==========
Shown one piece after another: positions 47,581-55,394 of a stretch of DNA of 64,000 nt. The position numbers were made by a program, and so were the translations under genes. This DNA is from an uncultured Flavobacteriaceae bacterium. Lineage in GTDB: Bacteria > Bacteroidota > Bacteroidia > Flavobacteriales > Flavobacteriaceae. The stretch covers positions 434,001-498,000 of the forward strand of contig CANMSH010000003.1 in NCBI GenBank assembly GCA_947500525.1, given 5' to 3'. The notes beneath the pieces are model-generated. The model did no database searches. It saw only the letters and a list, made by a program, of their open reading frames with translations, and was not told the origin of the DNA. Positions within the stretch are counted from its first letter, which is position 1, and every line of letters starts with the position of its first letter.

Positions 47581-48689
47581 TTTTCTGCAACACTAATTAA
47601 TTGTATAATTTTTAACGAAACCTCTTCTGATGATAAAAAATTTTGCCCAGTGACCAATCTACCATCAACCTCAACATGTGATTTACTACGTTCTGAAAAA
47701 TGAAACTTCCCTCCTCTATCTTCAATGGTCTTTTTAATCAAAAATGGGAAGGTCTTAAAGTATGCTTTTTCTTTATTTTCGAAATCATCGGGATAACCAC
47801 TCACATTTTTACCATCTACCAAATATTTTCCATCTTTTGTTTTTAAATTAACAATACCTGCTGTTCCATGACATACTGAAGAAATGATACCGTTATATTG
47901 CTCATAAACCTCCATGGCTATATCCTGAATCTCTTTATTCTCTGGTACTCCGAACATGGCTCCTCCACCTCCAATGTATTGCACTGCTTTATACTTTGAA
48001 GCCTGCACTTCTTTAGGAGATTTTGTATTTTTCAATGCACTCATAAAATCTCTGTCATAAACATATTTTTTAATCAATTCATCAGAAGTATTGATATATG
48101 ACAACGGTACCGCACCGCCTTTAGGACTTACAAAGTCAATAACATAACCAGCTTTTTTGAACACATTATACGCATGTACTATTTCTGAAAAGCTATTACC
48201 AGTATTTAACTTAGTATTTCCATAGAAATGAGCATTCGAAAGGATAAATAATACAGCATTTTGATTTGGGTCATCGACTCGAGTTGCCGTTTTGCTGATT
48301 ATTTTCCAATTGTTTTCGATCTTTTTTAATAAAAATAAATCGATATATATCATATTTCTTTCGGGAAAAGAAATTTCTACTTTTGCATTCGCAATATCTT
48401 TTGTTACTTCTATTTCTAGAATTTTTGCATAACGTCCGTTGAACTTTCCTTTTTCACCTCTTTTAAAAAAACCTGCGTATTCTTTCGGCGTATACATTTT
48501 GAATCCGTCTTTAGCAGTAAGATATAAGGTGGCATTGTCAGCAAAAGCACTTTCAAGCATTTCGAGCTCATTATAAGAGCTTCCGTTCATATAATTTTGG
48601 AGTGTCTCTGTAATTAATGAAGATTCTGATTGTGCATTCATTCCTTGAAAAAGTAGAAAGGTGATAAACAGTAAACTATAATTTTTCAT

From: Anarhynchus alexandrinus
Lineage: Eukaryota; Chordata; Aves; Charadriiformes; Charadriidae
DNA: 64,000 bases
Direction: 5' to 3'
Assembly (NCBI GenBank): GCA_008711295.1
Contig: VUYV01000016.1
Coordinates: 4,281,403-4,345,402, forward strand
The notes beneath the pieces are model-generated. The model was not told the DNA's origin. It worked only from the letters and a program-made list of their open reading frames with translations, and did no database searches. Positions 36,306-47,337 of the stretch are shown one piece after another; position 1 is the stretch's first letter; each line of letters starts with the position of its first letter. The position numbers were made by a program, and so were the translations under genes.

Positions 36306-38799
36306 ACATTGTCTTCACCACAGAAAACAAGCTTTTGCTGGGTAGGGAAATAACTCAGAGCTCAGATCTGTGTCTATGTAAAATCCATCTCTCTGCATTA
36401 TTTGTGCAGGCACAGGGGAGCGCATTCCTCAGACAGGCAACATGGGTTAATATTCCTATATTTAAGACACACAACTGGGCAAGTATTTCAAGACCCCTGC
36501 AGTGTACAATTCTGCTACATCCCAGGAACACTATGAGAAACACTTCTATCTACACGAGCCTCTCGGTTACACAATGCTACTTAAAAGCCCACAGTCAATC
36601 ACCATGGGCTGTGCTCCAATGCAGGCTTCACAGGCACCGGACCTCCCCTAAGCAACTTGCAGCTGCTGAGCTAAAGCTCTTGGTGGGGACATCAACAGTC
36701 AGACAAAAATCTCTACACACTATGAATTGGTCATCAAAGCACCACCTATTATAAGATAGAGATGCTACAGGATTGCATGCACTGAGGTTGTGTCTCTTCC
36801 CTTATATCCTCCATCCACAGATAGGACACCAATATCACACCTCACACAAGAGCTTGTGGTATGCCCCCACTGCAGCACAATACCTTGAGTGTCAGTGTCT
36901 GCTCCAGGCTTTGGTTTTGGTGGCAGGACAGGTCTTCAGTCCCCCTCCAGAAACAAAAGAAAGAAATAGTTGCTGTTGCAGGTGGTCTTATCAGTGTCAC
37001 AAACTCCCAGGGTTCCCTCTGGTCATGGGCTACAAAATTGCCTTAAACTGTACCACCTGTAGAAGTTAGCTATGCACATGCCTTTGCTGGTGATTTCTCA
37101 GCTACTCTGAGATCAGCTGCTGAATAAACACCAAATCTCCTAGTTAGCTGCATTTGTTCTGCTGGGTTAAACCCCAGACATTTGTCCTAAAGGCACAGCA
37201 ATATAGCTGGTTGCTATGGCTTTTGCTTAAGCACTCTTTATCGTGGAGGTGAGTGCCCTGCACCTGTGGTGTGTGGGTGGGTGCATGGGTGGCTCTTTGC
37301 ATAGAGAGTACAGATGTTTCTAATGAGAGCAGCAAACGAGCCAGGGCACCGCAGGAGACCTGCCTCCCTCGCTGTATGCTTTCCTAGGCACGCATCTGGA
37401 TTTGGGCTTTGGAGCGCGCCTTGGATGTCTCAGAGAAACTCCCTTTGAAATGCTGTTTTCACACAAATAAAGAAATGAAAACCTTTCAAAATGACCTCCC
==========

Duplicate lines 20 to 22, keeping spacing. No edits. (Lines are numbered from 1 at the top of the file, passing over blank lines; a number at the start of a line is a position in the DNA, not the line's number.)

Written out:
Contig: VUYV01000016.1
Coordinates: 4,281,403-4,345,402, forward strand
The notes beneath the pieces are model-generated. The model was not told the DNA's origin. It worked only from the letters and a program-made list of their open reading frames with translations, and did no database searches. Positions 36,306-47,337 of the stretch are shown one piece after another; position 1 is the stretch's first letter; each line of letters starts with the position of its first letter. The position numbers were made by a program, and so were the translations under genes.